Charleston Citizens Push For Alternatives To Policing
Activists continue to push the City of Charleston to implement policing alternatives after an incident where police officers shot a man last month.
At the Charleston City Council meeting on Monday, local activist Hunter Starks asked that police not be dispatched on every 911 call. Starks said there are other ways to approach vulnerable citizens in the throes of a mental breakdown.
“When someone is in crisis, an authority figure with a gun will always feel like a threat for so many reasons,” Starks said.
Activists like Chad Cordell are calling for a 24-7 mental health response team that could be dispatched in lieu of the police.
“The mobile crisis response teams that we’re talking about are 24-hour fully staffed response teams that are fully integrated into the existing 911 emergency response system, just like paramedics and firefighters,” he said.
In late April, Denaul Dickerson was allegedly welding a knife when police pursued and then shot him.
Following the incident, Dickerson was in an ICU before being sent to a regional jail. He’s currently being held on a $50,000 cash bond, with a hearing scheduled for June 3 in Kanawha County Magistrate Court.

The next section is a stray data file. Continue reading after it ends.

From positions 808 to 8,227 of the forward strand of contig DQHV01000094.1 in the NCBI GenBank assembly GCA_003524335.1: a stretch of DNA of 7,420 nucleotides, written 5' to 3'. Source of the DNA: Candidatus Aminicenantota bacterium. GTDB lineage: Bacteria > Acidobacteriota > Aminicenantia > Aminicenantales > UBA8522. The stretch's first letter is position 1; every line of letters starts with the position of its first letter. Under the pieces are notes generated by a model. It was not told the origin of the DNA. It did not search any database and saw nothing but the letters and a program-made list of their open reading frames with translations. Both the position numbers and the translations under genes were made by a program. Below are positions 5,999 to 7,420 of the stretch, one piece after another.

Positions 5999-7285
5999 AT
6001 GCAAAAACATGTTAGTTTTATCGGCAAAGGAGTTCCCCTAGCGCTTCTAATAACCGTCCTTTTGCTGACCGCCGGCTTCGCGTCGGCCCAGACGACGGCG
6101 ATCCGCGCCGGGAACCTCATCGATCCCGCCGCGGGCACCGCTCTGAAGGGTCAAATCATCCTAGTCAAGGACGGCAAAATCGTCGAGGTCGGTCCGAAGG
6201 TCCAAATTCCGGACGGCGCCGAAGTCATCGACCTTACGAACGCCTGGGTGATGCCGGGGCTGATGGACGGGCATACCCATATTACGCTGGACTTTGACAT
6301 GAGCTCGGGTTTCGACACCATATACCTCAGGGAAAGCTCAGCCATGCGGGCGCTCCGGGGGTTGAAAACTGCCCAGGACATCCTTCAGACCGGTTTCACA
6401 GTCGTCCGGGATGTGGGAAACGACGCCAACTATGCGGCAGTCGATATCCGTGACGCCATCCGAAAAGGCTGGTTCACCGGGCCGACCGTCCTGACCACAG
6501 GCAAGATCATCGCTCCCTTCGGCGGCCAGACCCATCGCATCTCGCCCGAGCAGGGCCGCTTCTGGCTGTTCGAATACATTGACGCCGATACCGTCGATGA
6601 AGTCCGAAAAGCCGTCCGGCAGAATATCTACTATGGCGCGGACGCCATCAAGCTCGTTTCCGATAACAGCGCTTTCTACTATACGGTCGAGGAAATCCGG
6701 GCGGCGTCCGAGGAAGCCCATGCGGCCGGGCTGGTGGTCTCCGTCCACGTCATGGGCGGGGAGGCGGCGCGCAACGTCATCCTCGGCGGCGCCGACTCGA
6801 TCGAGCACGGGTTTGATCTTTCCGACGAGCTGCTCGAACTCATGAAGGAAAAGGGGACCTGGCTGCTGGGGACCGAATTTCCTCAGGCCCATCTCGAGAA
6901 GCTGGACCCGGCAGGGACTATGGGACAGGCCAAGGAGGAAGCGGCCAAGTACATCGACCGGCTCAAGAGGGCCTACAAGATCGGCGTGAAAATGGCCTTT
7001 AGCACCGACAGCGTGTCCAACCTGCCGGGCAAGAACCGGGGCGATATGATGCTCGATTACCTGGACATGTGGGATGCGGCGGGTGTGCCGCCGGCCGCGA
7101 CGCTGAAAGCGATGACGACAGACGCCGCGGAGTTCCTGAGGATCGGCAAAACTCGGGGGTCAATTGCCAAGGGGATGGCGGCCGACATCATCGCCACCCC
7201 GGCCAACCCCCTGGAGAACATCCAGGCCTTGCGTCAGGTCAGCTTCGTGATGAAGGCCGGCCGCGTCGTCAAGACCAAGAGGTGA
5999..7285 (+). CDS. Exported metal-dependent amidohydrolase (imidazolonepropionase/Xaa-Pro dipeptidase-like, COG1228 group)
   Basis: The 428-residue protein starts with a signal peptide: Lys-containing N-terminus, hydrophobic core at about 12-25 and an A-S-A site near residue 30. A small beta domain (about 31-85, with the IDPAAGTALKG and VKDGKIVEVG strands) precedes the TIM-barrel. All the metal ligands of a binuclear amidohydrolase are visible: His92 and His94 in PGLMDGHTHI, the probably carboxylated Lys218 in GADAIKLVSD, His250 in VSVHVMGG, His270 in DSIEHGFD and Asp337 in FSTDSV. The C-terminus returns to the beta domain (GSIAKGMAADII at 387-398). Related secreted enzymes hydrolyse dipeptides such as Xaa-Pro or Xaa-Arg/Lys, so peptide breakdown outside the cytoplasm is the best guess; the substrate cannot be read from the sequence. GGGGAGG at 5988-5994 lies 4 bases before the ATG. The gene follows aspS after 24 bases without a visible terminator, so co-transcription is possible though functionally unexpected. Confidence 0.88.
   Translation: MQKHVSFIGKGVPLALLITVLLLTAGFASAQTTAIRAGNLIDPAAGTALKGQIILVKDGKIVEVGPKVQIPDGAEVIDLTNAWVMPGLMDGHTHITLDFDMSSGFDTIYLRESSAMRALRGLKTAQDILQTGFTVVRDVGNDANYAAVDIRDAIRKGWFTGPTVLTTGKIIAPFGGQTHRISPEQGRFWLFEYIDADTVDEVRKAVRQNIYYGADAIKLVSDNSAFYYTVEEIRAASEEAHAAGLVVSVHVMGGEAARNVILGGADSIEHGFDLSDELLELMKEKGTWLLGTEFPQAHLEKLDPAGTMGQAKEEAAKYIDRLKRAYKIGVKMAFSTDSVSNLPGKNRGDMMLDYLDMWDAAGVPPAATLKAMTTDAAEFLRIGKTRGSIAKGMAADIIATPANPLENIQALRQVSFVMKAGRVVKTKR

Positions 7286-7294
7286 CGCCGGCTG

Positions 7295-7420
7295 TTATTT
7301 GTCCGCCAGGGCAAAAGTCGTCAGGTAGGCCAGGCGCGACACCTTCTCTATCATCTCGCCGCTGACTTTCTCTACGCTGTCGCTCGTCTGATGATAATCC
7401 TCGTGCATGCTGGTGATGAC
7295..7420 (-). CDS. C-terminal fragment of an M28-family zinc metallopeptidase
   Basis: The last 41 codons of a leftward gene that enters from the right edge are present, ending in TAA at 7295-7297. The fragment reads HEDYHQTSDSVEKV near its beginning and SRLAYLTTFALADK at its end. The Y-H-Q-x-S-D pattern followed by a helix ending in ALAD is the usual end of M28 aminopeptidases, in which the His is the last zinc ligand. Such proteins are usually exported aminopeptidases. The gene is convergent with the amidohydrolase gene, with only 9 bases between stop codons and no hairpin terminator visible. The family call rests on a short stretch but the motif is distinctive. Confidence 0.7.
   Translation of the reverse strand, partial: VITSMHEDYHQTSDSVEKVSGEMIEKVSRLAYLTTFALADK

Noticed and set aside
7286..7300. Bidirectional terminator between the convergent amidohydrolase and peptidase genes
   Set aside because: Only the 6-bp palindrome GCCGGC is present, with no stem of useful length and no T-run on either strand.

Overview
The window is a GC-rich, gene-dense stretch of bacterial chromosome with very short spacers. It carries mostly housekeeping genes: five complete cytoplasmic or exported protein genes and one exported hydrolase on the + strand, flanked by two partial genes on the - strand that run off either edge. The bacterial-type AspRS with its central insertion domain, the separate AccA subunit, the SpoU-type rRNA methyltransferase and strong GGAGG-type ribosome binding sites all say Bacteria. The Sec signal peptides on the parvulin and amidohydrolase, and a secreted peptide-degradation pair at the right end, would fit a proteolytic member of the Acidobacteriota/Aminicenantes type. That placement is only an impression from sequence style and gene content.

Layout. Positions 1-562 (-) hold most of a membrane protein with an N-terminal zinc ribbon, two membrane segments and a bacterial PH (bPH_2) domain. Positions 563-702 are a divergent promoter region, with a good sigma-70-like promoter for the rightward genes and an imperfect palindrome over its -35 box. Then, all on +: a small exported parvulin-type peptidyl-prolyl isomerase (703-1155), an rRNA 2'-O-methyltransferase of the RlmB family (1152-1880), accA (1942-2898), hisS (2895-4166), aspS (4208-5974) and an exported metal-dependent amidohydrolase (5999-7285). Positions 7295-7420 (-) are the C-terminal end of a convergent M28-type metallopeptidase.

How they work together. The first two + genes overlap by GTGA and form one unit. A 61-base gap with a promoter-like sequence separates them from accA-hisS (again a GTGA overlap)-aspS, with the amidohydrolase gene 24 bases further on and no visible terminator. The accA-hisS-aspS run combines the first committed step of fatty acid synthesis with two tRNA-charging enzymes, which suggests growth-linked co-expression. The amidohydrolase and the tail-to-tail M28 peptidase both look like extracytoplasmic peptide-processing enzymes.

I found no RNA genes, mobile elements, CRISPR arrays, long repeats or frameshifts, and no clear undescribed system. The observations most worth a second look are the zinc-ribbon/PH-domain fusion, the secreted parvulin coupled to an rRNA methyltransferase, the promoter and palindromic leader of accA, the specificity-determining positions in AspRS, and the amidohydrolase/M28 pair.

Later at the meeting, council members heard from the Mayor’s CARE office, or Coordinated Addiction Response Effort. The team responds to those experiencing homelessness, substance use disorder and other crises. The team hits the streets to provide assistance within 24-72 hours after an incident. CARE workers also offer follow up services like treatment and housing referrals.
Activists said they were pleased to hear a mental health coordinator joined the team just days after the shooting. They don’t think it’s the full solution.
Mayor Amy Goodwin wrote to Police Chief Tyke Hunt earlier this month, requesting a plan of action to train officers in de-escalation tactics by June 1. She also called for the purchase of more stun guns and training on that equipment.
Footage from the scene of Dickerson’s shooting depicts officers asking each other who had a taser. Few had one. Hunt has said, due to COVID-19, that his officers have fallen behind on their training for that equipment.
Kyle Vass contributed to this story.